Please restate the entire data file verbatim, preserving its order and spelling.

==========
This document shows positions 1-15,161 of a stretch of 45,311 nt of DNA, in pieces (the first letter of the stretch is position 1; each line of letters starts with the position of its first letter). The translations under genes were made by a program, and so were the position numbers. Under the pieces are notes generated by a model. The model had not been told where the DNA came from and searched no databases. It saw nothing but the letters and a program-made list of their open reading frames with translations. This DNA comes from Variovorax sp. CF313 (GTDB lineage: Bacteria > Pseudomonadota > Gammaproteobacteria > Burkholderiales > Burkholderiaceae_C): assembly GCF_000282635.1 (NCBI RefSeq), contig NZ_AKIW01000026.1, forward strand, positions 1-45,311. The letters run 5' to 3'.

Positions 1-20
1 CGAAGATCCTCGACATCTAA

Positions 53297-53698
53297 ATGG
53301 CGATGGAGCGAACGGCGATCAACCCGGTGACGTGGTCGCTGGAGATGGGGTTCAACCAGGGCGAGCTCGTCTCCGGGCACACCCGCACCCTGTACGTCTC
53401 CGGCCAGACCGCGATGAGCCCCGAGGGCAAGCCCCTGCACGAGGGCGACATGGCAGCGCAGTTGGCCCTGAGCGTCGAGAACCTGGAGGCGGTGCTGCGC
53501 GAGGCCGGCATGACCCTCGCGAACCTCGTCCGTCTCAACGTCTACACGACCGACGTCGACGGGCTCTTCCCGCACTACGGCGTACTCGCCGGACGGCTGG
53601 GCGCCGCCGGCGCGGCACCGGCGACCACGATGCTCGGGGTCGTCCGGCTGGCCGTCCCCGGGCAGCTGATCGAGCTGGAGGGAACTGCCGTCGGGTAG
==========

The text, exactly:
This document shows positions 1-15,161 of a stretch of 45,311 nt of DNA, in pieces (the first letter of the stretch is position 1; each line of letters starts with the position of its first letter). The translations under genes were made by a program, and so were the position numbers. Under the pieces are notes generated by a model. The model had not been told where the DNA came from and searched no databases. It saw nothing but the letters and a program-made list of their open reading frames with translations. This DNA comes from Variovorax sp. CF313 (GTDB lineage: Bacteria > Pseudomonadota > Gammaproteobacteria > Burkholderiales > Burkholderiaceae_C): assembly GCF_000282635.1 (NCBI RefSeq), contig NZ_AKIW01000026.1, forward strand, positions 1-45,311. The letters run 5' to 3'.

Positions 1-20
1 CGAAGATCCTCGACATCTAA

Positions 53297-53698
53297 ATGG
53301 CGATGGAGCGAACGGCGATCAACCCGGTGACGTGGTCGCTGGAGATGGGGTTCAACCAGGGCGAGCTCGTCTCCGGGCACACCCGCACCCTGTACGTCTC
53401 CGGCCAGACCGCGATGAGCCCCGAGGGCAAGCCCCTGCACGAGGGCGACATGGCAGCGCAGTTGGCCCTGAGCGTCGAGAACCTGGAGGCGGTGCTGCGC
53501 GAGGCCGGCATGACCCTCGCGAACCTCGTCCGTCTCAACGTCTACACGACCGACGTCGACGGGCTCTTCCCGCACTACGGCGTACTCGCCGGACGGCTGG
53601 GCGCCGCCGGCGCGGCACCGGCGACCACGATGCTCGGGGTCGTCCGGCTGGCCGTCCCCGGGCAGCTGATCGAGCTGGAGGGAACTGCCGTCGGGTAG